Photo credit: @julesdwit.
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One listener suggested Sunset Park as a quiet spot in the city. Where's your secret NYC escape?
WNYC is gathering your ideas -- and making a map -- for where you escape in the NYC area for some peace, quiet, and reflection. We take your calls to talk about your favorite quiet space.
red hook and dumbo used to me mine, until everyone found out about them and ruined them with shop-till-you drop/fancy eateries style places.I think that if you really care about your sanctuary - don't reveal it to anyone. it will only lead to 'development' and then ruin.
River,bridges, people, peace. Grand Ferry Park, Williamsburg Brooklyn
The upper section of the Columbia Campus (morningside hts). Walking up those big steps and past Low library (no longer a library), you step into a contained, urban oasis of grass and beautiful, academic buildings. It's a treat and it's only on 116th/Bway.
There's a secret arbor I've discovered today in Central Park--near the bandshell. That's all I'm saying. The hawks born in a nest in the Sheep Meadow know about it too. One was resting nearby.
Brooklyn Promenade and East River between Houston and S Street Seaport
The tiny park next to the Cathedral Church of Saint John the Divine is worth a visit.
Tucked away off of Amsterdam ~111th Street, the enclave features lots of seating circled around a wild looking sculpture. Great place to hideaway with a sandwich for lunch. If you're lucky, on of the peacocks in the church garden will wander over to you and say hi. Keep an ear out for the church organ too.
It's usually empty and you can hear the rushing water of the koi pond, and.....relax
When are you guys gonna do a story about the noise pollution and safety risks that the excessive low flights of NYC helicopters have on waterfront residents in Hudson County, NJ (Jersey City, Hoboken, Weehawken, West New York, etc.) People are paying a lot to live close to the water and enjoy the beautiful views of NYC, but it's ruined by the incessant drone of tourist helicopters from Manhattan. Just the other day a story in DNAInfo about buying or renting a riverfront home included a point about considering the noise (in other words, this is now an issue affecting our property values):
Some people have gotten together to try to put political and commercial pressure to fix this problem:
You know you have a big audience in NJ, and we'd love to hear some coverage of this (assuming we can, over the din of the choppers).
Thanks for listening.
The locked-in ten-key Brooklyn woman was extremely disheartening. The way to get a key to a community garden is to volunteer and from that join the group and earn a key---not to sit around writing letters. The gardens are required to be open when a gardener is there unless they are quickly watering or making a drop-off. It's about the satisfaction of hard work and sweat equity to provide an open space, not exclusive snickering. Try the Liz Christy Garden at Bowery and Houston, open much more than required by the city and always open to new volunteers of all skill levels. The perennial collection there means that it can be a great learning experience for volunteers as well as one of the nicest quiet gardens downtown.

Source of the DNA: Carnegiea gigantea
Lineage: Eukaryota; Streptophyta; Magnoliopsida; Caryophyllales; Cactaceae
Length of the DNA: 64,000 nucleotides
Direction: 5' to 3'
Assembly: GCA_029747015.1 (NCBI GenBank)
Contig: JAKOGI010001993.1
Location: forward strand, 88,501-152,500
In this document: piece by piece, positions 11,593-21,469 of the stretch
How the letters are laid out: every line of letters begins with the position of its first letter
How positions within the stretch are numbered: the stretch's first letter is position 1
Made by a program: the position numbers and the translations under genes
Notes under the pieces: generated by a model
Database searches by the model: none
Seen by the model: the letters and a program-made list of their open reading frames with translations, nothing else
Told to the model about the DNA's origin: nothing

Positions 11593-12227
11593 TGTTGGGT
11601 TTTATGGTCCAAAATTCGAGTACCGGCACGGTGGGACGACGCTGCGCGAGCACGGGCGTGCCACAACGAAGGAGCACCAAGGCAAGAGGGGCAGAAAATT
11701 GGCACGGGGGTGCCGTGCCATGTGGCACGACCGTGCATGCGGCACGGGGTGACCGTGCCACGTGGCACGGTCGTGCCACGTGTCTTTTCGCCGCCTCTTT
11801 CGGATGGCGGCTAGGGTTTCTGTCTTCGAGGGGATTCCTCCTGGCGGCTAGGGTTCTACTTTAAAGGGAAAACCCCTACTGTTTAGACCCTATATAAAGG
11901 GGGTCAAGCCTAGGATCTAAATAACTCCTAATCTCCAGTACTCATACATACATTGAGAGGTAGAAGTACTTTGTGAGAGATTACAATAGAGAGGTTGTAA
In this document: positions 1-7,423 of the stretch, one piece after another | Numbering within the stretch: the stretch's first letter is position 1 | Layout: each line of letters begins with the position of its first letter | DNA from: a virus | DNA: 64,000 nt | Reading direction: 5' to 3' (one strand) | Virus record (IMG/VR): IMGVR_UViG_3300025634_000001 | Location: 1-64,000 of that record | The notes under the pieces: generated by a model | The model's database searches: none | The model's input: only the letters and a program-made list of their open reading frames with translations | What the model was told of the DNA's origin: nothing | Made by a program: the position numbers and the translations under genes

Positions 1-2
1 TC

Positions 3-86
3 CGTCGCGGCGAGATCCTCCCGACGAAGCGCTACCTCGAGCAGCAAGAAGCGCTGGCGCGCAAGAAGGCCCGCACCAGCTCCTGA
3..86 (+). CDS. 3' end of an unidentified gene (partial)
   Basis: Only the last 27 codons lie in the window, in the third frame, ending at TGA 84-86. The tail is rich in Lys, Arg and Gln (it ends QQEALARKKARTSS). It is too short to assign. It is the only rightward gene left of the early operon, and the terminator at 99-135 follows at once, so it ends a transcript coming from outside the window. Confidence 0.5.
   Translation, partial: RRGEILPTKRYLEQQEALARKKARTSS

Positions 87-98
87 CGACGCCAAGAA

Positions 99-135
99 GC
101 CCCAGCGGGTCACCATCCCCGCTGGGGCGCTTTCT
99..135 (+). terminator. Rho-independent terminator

Chinese Scholar's Garden at Snug harbor, Staten Island...an under-utilized gem.
beautiful walking/ biking path, few people.
There used to be some cool ones in manhattan, but they're all gone now. Thanks REBNY. not!
One I wouldn't worry about being mobbed and spoiled... is one that's available nearly anywhere in NYC, to switch from your normal role to observing the city as the true organic jungle of cultures, roles, personality types and "archetypes" of culture engaging at full speed day and night.
It doesn't' take so much more practice in "observing from some distance" than any other kind of meditation.
(very early AM, with the dark purple predawn sky, is a great time to be anywhere in NY too)
The garden of the Church of St. Luke's in the Fields located at 487 Hudson Street
The Ottendorfer branch of the NY Public Library, located on Second Ave. in the East Village. It's just steps away from raucous St. Marks Place, but once inside you can hear a pin drop. It's in a landmark neo-Renaissance building. I just searched the library's website and discovered they're holding a knitting circle tomorrow, August 9!
Alley Pond Park and Environmental Center in Douglaston. Gorgeous and quiet.
I'll never tell!! OK, I'll tell: There are some amazingly secluded spots on Governor's Island. Nothing by the towering oaks, seagulls and occasional helicopters.
Upstairs at the Noguchi Museum in Long Island City / Astoria.
Solving the Times crossword while partaking of pints at Walker's bar, 16 N Moore Street in Tribeca. I'm serious.
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